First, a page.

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  • Writer's pictureBret Mullavey

Interest Rates: How They’re Set and Why They Vary So Much

If you've ever wondered why interest rates can seem all over the map, you're not alone. Understanding the factors that influence these rates can be a game-changer for anyone navigating the world of mortgages - both taking out a new one and looking for a better deal. Let's dive into the major elements that typically determine the interest rate you'll pay, focusing on the criteria you often see on a bank's website.



Understanding Risk

At the heart of it, banks and funders set interest rates based on risk. The higher the risk, the higher the rate. Simple, right? Well, it gets a bit more nuanced from here.



1. Loan-to-Value Ratio (LVR)

One of the key factors is the Loan-to-Value Ratio, or LVR. This is the ratio of your loan amount to the value of the property. For example, if you have a $1,000,000 property with an $800,000 loan, your LVR is 80%. Conversely, a $500,000 property with a $250,000 loan has a 50% LVR. A higher LVR indicates a higher risk for the lender, resulting in a higher interest rate.

Loan Amount

Property Value

Loan Ratio (LVR)

$800,000.00

$1,000,000.00

80.00%

$500,000.00

$750,000.00

66.67%

$350,000.00

$900,000.00

38.88%


2. Repayment Types: Principal and Interest vs. Interest-Only

The type of repayments you choose also plays a significant role. Principal and interest repayments mean you're steadily paying down the loan, which is seen as lower risk. Interest-only repayments, where the loan principal remains the same, are considered higher risk and often come with a higher rate. Regulatory impacts have made interest-only loans a bit pricier as well.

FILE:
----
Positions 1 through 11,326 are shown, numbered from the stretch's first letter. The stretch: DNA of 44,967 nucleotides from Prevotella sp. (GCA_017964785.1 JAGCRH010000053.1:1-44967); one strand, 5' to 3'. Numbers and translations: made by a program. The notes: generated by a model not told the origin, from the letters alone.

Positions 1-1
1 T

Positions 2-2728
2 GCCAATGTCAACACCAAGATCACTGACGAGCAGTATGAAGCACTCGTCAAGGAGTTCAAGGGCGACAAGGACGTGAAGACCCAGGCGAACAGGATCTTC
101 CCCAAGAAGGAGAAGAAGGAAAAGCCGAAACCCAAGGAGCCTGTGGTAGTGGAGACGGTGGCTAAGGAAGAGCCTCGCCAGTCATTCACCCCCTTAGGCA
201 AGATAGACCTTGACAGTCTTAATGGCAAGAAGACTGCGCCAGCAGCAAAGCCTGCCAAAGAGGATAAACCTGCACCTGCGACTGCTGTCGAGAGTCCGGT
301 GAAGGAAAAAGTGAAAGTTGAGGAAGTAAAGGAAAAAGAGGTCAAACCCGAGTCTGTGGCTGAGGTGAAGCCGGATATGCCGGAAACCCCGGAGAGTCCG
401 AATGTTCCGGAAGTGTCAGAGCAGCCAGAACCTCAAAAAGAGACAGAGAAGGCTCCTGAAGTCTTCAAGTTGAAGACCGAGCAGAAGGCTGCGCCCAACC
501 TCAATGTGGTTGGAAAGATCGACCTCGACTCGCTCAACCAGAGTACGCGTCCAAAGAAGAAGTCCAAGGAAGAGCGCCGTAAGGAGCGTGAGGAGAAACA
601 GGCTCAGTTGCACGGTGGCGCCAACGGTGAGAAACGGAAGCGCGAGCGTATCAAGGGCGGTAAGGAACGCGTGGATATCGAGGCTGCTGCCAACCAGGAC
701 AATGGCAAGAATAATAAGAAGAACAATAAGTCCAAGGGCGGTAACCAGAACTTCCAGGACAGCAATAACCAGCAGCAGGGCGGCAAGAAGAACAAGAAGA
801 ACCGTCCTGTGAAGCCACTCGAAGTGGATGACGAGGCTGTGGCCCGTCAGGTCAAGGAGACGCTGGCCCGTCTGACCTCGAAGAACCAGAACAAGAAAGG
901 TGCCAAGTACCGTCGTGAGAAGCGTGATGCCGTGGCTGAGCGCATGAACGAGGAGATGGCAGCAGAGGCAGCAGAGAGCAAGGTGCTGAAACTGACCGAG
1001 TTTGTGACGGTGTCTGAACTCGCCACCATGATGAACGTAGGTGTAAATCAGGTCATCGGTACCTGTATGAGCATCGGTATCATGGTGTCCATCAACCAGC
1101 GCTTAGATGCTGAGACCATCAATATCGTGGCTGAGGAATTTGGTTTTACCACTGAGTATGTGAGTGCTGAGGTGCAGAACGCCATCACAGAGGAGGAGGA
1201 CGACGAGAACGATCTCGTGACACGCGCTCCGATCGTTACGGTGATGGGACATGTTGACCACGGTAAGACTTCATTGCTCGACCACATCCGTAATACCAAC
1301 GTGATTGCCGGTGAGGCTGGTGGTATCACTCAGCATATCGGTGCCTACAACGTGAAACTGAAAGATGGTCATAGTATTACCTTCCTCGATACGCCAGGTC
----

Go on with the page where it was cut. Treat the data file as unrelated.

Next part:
3. Owner-Occupied vs. Investment Property Interest Rates

Are you living in the property or renting it out as an investment? Historically, investment properties have attracted higher interest rates compared to owner-occupied ones. This wasn't so much about risk as it was about regulatory caps imposed by the Australian Prudential Regulation Authority (APRA) over the past decade. These caps have eased somewhat, but a slight premium on investment loans remains.



4. Packaged Loans vs. Unpackaged Loans

Loans can also be classified as packaged or unpackaged. Unpackaged, or standard loans, typically have an application fee but lower ongoing costs and a fixed interest rate. Packaged loans, on the other hand, often come with an annual fee and a different fixed rate. Which one is cheaper? It usually depends on the lender and the size of your loan.



5. Loan Size

Finally, the size of your loan matters. Larger loans often translate to more profitability for the bank, which can sometimes be rewarded with lower interest rates.



Window in Collingwood


Putting It All Together

Once you understand where you fit within these five criteria, you'll find it easier to determine what rate you can get and to compare rates from different lenders.

Understanding these factors can help you to make more informed decisions and potentially save thousands over the life of your loan.

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